The Heart(Rate) of the Matter

Share on Pinterest

Our Tri-club coaches gave us homework the other day. It involved doing some pretty complicated math.

No, no, wake up! It won’t be boring, I promise!

Our homework was to calculate our target heart rate zones, based on our age.

See? Heart rate zones. Age. Exciting stuff.

not my idea

In all seriousness, in the 20 years I’ve been running from the cops, I’ve paid very little attention to my so-called vitals. Heart beating? Yes. Lungs breathing? Yes. Good enough; carry on.

But the smart folks — those who’ve been training with a heart rate monitor — will tell you that how fast your heart beats during a workout has a lot to do with the type of benefits you get from it.

  • Lower heart rate? You’re building up your aerobic base.
  • Higher heart rate? Now you’re building endurance.
  • Highest? You’re increasing your speed and your body’s ability to handle high-intensity workouts.

So what are the numbers behind this? This is where the math comes in. Start by subtract your age from 220.

Let’s assume – hypothetically – that I’m 35. {Obviously, I’m only 21, no need to wonder.}

220 – 35 = 185

Then see where you fall within the following three zones:

Zone 1: Builds aerobic base and aids in recovery
185{or whatever the number based on your age}x 0.65 = 120.25
185 x 0.75 = 138.75
=> Zone 1: 120 to 139

Zone 2: Increases endurance and trains the anaerobic threshold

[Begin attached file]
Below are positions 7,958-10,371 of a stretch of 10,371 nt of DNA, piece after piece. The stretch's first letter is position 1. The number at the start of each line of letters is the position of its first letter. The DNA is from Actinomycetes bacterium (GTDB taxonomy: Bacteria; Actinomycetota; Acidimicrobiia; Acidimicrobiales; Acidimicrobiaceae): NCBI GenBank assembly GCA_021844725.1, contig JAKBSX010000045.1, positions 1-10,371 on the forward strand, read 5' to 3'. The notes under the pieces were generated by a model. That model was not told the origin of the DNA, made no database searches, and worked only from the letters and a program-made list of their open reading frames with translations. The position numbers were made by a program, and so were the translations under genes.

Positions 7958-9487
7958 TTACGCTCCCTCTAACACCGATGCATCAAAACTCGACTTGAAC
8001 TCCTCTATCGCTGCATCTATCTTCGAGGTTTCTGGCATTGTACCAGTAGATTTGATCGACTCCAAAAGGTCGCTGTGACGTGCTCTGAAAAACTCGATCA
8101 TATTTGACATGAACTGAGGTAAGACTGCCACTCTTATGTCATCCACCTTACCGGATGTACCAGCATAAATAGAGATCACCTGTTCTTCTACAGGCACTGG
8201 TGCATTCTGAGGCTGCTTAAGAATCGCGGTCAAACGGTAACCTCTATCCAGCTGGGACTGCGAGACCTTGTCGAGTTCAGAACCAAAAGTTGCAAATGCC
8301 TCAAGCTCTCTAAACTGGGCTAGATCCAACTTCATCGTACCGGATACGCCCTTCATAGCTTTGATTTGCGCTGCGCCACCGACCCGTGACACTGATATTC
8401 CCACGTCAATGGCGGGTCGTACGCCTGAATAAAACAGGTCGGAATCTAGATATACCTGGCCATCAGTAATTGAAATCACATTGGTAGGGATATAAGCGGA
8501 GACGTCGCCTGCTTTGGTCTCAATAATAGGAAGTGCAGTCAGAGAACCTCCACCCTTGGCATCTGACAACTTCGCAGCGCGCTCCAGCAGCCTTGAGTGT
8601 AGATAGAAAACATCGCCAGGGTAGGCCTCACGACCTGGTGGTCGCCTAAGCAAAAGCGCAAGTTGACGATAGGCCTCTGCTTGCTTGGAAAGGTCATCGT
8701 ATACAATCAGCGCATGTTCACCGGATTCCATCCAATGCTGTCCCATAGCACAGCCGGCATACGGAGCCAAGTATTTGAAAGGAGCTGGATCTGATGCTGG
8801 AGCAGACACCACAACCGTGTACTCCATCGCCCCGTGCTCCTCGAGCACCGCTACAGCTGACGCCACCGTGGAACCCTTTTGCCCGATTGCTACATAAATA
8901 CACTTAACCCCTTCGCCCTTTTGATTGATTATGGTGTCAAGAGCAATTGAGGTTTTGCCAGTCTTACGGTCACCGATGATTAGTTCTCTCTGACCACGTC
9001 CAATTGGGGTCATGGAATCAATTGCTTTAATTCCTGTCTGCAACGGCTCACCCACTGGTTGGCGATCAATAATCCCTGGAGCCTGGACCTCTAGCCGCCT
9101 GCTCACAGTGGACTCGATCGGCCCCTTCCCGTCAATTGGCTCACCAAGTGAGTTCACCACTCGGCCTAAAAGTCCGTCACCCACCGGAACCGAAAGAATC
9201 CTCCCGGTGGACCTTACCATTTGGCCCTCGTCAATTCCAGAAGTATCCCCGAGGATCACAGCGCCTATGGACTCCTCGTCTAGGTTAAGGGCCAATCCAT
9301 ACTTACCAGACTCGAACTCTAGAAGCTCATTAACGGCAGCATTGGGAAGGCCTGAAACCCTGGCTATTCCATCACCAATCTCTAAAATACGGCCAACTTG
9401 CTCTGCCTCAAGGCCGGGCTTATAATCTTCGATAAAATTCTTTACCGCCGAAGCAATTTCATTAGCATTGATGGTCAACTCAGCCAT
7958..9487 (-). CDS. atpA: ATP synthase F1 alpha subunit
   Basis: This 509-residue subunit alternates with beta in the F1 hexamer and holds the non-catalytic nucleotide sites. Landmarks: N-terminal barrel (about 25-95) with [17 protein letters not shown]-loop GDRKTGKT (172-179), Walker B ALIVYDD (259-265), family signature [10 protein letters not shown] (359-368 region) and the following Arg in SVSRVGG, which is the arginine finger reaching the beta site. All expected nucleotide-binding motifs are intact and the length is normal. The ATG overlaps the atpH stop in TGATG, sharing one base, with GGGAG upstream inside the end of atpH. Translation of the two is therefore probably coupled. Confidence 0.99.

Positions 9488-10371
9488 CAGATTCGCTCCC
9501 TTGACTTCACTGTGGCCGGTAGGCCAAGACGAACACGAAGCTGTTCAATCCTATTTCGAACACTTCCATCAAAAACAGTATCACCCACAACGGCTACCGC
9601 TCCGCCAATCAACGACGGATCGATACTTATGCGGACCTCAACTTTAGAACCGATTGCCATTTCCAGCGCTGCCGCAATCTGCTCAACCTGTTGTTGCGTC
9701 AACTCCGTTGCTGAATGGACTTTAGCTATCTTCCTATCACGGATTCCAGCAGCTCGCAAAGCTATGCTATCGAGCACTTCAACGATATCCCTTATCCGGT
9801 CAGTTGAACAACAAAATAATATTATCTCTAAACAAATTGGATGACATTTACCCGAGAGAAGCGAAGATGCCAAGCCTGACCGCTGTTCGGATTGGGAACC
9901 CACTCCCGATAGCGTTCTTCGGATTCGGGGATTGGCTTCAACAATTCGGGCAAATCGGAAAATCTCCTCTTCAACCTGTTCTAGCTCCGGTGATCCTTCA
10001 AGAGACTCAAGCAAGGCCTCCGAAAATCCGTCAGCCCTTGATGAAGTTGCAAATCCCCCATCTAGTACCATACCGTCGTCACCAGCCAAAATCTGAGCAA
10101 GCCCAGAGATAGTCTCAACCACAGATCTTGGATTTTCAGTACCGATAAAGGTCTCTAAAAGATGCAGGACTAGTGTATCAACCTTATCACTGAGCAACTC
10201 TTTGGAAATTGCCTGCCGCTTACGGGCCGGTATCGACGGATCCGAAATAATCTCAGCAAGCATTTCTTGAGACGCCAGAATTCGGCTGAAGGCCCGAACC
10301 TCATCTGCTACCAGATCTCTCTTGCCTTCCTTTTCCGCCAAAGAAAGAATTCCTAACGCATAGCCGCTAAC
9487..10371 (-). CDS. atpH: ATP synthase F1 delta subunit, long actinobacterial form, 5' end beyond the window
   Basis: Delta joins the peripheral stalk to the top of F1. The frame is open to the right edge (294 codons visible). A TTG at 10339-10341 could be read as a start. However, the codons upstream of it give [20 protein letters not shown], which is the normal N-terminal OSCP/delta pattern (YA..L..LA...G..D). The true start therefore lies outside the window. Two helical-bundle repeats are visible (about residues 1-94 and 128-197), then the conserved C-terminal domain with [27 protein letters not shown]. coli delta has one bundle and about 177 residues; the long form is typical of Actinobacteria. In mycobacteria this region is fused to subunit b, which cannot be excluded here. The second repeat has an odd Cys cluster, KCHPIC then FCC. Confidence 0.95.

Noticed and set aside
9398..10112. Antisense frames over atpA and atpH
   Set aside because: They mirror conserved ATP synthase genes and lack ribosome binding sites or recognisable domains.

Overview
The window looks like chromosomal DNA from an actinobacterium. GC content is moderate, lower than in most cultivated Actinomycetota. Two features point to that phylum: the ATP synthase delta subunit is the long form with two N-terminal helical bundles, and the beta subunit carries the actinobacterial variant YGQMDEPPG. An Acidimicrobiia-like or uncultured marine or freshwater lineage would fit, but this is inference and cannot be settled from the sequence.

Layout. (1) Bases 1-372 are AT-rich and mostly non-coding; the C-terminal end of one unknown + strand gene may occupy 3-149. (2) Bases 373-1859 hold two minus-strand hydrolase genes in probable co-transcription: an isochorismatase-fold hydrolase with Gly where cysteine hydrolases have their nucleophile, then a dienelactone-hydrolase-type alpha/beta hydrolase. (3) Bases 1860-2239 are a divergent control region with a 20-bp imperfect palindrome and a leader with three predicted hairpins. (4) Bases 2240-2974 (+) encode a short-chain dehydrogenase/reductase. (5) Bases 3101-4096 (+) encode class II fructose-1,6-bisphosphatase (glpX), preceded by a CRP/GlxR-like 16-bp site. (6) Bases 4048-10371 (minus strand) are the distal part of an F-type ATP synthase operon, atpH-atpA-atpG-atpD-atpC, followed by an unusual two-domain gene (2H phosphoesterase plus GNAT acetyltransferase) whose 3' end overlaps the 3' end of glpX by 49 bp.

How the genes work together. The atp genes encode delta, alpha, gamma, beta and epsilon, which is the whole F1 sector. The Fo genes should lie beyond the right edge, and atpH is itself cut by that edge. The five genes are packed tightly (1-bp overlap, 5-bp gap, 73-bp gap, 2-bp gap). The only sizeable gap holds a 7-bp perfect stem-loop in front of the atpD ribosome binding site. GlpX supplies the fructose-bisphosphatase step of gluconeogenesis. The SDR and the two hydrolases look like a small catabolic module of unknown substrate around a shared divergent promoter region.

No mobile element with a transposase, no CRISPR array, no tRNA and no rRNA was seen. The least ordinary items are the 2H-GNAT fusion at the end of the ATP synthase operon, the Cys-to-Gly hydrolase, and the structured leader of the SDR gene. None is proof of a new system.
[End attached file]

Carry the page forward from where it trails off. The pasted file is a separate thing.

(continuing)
185 x 0.80 = 148
185 x 0.85 = 157.25
=> Zone 2: 148 to 157

Zone 3: Builds high-end work capacity.
185 x 0.86 = 159.1
185 x 0.90 = 166.5
=> Zone 3: 159 to 167

And there you have it, ink on paper words on a blog, and it all seems oh so scientific.

But then I decided to put those numbers to the test, i.e. take one for the team and work very, very hard at finding my old Polar HRM in the garage.

Oh yeah, I have one of those. The cheapest you could find back in 2007. I wore it two times exactly, then forgot all about it.

Here’s what it showed now:

Test #1: a two-mile warm-up run on Tuesday. I ran a 8:30 pace, which is somewhat difficult for me. That is, I could go faster and hold on for two miles, or hold that pace for at least another two — but possibly after that someone would need to go look for my tongue out there on the track. Heart rate: in the high 160s, at times exceeding 168.

During squats, lunges and other strength work, my heart rate ranged between 111 and the low 140s — only getting this high towards the end of squatting or lunging sessions (1-2 min each).

Test #2: easy seven-mile run yesterday. Heart rate: jumped up to 160s for the first mile or so, then settled down to the low 150s and stayed there the whole time. This was supposed to be a recovery run, but to lower my HR to the 120-139 range, I would’ve had to simply walk.

And then the watch stopped displaying my heart rate and seems to not be reading it at all. So as far as my experiments go, I guess that was that.

My very unscientific conclusion: I have read that endurance athletes have lower than average resting heart rates (mine is around 67-70 – so just about normal) and keep a lower heart rate during long, endurance work. If that is, indeed, the case, then I am a freak of nature: an endurance-athlete wannabe whose heart beats a tad too fast, but who wouldn’t give up, regardless.

Your turn: do you use a heart rate monitor? What do you know about heart rate zones and recommended averages? Any advice?

Today’s workouts:Used my bike to go anywhere I needed to go today because I knew I wouldn’t have time to run. But sneaked in some pool action at the end of the day. Should do this more often!

Leave a Reply

Your email address will not be published. Required fields are marked *

CommentLuv badge